A pavilion made of metal grain bins will debut this summer on Governors Island

Posted On Fri, February 2, 2018 By

Posted On Fri, February 2, 2018 By In Art, Green Design

Renderings courtesy of Austin+Mergold in collaboration with Maria Park, and consulting engineers Chris Earls (Cornell) and Scott Hughes (Silman)

“Oculi” is the latest winner of FIGMENT’s City of Dreams competition, an annual design contest challenging architecture and design firms to build a pavilion out of recycled materials to be assembled and displayed on Governor’s Island. Last summer, visitors to the island were graced with a pavilion made out of more than 300,000 aluminum cans (the number of cans used in NYC in an hour), melted down and cast into cracked clay. This year, the competition is highlighting metal grain bins. A design by the firm Austin+Mergold, in collaboration with Maria Park (of Cornell University) and consulting engineers Chris Earls and Scott Hughes, will reuse old metal grain bins for a pavilion that establishes a visual connection between urban and rural ways of life.

City of dreams, governors island, Oculi, Austin+Mergold

The City of Dreams Pavilion promotes sustainability-oriented thinking within architecture and design, given the strains on economic and natural resources in our future. The idea is to encourage designers to make something of value from products that would otherwise be disposed.

Oculi, the winning proposal, is re-imagining unused metal grain bins (also known as silos), “vestiges of the American agro-industrial age,” as a press release puts it. “Grain bins are our contemporary spolia; as such these structures can be both useful and fanciful,” says the release.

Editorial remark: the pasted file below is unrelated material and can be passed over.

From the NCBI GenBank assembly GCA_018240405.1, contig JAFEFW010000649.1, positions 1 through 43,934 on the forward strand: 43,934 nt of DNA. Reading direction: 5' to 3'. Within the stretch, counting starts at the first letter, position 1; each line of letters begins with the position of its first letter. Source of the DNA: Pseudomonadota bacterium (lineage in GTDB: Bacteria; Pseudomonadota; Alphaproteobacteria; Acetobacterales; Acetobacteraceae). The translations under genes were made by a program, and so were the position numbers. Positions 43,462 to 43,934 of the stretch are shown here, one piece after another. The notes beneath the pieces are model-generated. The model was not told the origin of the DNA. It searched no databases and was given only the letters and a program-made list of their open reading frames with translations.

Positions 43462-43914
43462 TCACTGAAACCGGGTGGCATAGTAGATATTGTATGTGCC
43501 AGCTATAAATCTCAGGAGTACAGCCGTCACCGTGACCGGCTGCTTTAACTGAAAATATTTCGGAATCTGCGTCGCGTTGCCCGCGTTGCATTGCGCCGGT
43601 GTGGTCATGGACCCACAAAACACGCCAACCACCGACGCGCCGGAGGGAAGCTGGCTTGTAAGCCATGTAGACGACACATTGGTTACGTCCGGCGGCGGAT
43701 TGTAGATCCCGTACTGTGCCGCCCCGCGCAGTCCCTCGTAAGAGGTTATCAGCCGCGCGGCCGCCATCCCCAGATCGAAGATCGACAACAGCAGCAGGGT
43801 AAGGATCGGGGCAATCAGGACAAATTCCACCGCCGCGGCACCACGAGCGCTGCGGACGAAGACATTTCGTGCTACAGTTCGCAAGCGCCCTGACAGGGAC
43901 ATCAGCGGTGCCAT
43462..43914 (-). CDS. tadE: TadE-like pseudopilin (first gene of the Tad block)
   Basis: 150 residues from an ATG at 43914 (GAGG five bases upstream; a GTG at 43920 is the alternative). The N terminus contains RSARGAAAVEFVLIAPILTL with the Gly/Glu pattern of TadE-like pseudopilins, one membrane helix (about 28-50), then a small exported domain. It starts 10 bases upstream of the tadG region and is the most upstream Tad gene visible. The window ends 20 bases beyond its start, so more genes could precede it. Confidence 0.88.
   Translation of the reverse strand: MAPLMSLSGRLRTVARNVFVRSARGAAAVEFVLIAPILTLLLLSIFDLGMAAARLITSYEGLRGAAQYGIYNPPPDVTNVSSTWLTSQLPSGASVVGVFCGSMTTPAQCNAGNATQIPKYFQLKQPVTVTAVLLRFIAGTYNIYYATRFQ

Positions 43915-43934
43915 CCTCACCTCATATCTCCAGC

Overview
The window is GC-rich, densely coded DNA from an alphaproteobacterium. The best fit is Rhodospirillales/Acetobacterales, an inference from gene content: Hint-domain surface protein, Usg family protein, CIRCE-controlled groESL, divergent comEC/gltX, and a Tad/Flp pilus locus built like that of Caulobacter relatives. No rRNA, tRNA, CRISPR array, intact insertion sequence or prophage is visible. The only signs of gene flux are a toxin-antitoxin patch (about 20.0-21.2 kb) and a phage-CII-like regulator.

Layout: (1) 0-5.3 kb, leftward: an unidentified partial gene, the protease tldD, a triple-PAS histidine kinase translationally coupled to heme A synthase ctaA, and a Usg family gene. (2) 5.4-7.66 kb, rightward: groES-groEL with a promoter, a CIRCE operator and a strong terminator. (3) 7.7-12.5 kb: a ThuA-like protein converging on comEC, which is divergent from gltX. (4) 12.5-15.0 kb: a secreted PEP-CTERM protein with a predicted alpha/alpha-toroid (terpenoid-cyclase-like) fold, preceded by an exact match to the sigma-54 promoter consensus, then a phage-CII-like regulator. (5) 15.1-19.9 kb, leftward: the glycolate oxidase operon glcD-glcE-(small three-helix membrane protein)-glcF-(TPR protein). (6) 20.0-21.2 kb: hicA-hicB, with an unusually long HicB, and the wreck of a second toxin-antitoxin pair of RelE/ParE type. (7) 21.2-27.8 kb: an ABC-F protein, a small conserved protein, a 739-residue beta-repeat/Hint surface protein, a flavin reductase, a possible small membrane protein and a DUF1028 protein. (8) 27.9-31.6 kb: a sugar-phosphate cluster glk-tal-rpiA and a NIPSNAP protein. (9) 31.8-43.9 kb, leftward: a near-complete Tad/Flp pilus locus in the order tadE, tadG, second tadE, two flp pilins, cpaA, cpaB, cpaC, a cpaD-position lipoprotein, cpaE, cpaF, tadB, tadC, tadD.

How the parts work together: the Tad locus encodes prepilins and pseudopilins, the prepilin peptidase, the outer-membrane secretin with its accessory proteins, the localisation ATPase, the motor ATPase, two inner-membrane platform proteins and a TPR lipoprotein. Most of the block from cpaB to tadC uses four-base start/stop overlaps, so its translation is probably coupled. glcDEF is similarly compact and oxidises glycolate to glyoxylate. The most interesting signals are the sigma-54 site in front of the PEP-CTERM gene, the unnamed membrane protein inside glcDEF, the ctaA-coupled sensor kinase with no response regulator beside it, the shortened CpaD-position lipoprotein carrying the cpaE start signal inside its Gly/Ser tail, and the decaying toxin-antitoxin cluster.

Bins brought from the fields of upstate New York down to Governor’s Island will make the connection between urban and rural living. Here are details of the actual installation:

A field of elevated oculi will frame unobstructed views of the sky and track the path of the sun, producing a range of shadow patterns augmented by color and sound. The interiors of these suspended rooms will be painted a particular color of the daytime sky, inviting viewers to negotiate their paths below the structures. As viewers look up through the oculi, the colors of the walls of the silo will at times match the color of the sky.

If all goes well, this temporary art structure will be assembled on Governors Island and open to the public for this summer season. Currently, the team is accepting donations to support the fabrication, installation, and maintenance of the pavilion here. The project will also likely launch its own funding campaign. And until summertime, they’ll be hard at work selecting an exact site for Oculi, refining the design and getting the necessary approvals for installation.


Renderings courtesy of Austin+Mergold in collaboration with Maria Park, and consulting engineers Chris Earls (Cornell) and Scott Hughes (Silman)

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Neighborhoods : Governors Island



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